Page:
2) Not all companies can hire foreigners
“If foreigners applying for job don’t speak any Chinese, or have little understanding of the business culture of Chinese companies and aren’t willing to try to adjust, then even if they do end up working for a Chinese company they probably won’t last long in China. Even if that’s not the case, hiring foreigners isn’t as simple as some would assume,” said an employee who works for a company that helps foreigners find jobs in China. In order to hire a foreigner, a company must have assets of at least 1 million RMB. More importantly, the company must have a license to hire foreigners among other certifications. “Also, foreigners must have at least two years related work experience and a clean criminal record. It’s not a case where you can just hire anybody,” the employee said.            

3) Low salaries don’t appeal to foreigners
“If foreigners are looking for a job in China, they should mentally prepare themselves for lower salaries, which are of course less than what they could be earning back home,” advised Zhang, a teacher at Nanjing Forestry University. Many foreigners who come to Nanjing looking for jobs at places such as private training centers can in fact earn well over 10,000 RMB a month, however if they’re looking for an “iron rice bowl” position that grants them security and stable work, such as a university teacher, then salaries in Nanjing are only around 5-6,000 RMB. “Young foreigners are often very keen to experience life in different areas, and tend to move around a lot. For them, experiencing different lifestyles is more important than earning a high salary. This is one of the reasons why many foreigners like to come to Nanjing. For older foreigners however, stability and career prospects are the priority. If they choose to stay in Nanjing, then salaries will most likely be much lower than they expected,” the teacher concluded.


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I agree with Judred1967, its real stupid, and visa issues also.

Feb 16, 2017 14:24 Report Abuse



Maybe foreigners from more affluent countries should stop demanding and whining too much. If the pay is lower in China, just return to your first world countries where you will be paid higher ....and also pay rent. That is if you can find a job there with the kind of economy the world has today. I wonder if the USA will accept a Chinese applicant who only has a high school education and let him/her teach Mandarin and give him a high salary, free housing, and free visa processing just for being a native speaker despite the lack of teaching credentials? Many foreigners who teach English in China are not even qualified teachers. We all know that being a native speaker of English does not mean one can teach English well, especially at the lower levels where teaching techniques and strategies are needed to keep students interested and motivated to learn. There are few jobs that pay that high for high school graduates in first world nations. This is one of the reasons why many expats from the West flock to China to try their luck. Some also want to tour the country and earn on the side. I believe if that is the kind of motivation for finding work in China, then it is no wonder both the Chinese and the Western expats try to use each other.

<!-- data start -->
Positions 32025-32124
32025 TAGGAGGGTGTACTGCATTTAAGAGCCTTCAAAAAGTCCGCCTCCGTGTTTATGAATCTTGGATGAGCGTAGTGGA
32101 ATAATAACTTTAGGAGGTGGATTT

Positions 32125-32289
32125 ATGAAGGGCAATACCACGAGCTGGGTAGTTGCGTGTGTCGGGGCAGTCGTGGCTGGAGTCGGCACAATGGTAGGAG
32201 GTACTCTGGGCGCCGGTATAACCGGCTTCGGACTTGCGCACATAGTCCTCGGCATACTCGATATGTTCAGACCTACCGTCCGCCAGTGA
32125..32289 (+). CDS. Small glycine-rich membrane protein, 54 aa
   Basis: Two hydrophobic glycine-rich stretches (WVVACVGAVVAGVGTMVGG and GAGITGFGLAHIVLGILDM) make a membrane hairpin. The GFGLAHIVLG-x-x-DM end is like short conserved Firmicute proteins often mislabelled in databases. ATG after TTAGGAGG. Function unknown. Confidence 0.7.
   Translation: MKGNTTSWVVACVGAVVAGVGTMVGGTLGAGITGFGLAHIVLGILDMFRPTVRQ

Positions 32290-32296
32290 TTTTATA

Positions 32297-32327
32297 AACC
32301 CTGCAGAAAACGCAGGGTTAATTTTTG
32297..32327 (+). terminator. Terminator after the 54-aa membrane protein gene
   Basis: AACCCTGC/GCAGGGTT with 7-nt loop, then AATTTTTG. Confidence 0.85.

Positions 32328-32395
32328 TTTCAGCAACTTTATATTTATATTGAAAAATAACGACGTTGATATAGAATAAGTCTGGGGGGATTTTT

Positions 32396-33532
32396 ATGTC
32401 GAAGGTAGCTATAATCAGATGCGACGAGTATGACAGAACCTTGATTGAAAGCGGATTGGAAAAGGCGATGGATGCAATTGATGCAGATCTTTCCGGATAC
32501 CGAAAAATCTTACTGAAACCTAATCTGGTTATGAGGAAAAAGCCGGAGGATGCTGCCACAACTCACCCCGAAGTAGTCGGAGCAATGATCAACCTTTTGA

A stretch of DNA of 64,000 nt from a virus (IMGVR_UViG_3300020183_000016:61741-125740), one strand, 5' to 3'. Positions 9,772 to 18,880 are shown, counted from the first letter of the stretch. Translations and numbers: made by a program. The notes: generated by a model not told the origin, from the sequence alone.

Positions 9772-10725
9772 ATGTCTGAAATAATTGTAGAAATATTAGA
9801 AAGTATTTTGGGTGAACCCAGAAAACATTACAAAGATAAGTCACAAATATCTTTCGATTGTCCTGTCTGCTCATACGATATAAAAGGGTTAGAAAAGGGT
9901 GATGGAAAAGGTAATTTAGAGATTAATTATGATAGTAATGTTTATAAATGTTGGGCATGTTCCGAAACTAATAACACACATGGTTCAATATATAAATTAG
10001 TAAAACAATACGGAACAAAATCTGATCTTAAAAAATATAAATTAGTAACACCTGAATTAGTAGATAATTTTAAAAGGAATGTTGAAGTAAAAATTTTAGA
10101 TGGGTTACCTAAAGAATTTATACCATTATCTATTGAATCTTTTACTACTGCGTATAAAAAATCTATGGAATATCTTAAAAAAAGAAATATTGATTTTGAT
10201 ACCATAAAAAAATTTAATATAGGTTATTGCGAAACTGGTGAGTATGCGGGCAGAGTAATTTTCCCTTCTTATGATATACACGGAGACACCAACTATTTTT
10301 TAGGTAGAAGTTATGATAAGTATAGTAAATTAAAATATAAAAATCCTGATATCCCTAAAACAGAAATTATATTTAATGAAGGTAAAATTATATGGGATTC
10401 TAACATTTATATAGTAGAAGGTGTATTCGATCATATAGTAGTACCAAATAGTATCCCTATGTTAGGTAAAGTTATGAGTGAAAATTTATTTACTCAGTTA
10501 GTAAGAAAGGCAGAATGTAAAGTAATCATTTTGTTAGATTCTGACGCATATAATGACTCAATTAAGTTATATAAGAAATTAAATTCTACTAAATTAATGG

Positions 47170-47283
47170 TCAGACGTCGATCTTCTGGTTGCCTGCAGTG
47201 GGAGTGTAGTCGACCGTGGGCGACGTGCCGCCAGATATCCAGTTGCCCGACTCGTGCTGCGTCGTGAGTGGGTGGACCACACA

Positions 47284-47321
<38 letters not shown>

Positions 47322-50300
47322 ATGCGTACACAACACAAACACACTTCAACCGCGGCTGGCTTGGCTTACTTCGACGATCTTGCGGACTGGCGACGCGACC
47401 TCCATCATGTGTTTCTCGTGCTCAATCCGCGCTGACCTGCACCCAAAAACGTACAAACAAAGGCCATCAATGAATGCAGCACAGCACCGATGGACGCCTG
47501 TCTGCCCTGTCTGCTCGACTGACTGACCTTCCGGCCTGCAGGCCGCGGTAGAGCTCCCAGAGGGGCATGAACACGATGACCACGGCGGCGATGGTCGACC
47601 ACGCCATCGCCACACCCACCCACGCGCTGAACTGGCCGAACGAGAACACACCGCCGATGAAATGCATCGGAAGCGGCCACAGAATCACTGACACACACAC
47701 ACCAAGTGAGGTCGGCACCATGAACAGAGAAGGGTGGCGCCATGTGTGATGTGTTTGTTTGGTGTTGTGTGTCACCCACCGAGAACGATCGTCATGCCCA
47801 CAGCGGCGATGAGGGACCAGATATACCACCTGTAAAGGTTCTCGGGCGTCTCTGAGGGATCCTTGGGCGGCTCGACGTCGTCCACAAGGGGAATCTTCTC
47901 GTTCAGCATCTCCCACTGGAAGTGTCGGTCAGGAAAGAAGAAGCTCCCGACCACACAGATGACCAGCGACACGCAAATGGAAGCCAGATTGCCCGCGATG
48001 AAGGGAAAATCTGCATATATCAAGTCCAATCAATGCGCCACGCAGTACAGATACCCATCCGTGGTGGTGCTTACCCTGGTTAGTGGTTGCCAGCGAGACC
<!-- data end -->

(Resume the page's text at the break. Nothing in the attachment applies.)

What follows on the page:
Feb 11, 2017 19:09 Report Abuse



I have been turned away from prospective teaching jobs due to my age of 56. Age discrimination is everywhere in the world but it seems to be more prevalent in China than anywhere else in the world.

Jun 11, 2016 12:15 Report Abuse



Age limit is a reality anywhere, even in first world countries. It is not so much about discrimination but the fact that older people do have health issues already as a rule. Plus, there are jobs that demand youth. If you are an employer, you tend to see how age can affect productivity. I have accepted that reality now that I am nearing 50. It is just like women cannot say there is gender discrimination if the work requires a lot of physical strength.

Feb 11, 2017 19:15 Report Abuse



Very informative, thanks

May 19, 2016 17:05 Report Abuse



simply saying FUCK IT...dual policy...china is going down by restricting and implementing strict law, learn from US you BUG

Sep 21, 2014 00:28 Report Abuse



i was turned down numerous times for the same reasons mentionned in the blog...hiring foreigners (including giving them proper visas to work) isn't something a lot of companies in china can do. they need to have an established relationship with the government as they are tightening down on the immigration policies here, making it harder and harder for foreigners to work and live here.

Feb 27, 2014 11:19 Report Abuse



I have been turned down for teaching jobs just because I am female, despite having more experience than some male colleagues - go figure !!

Jun 30, 2013 00:26 Report Abuse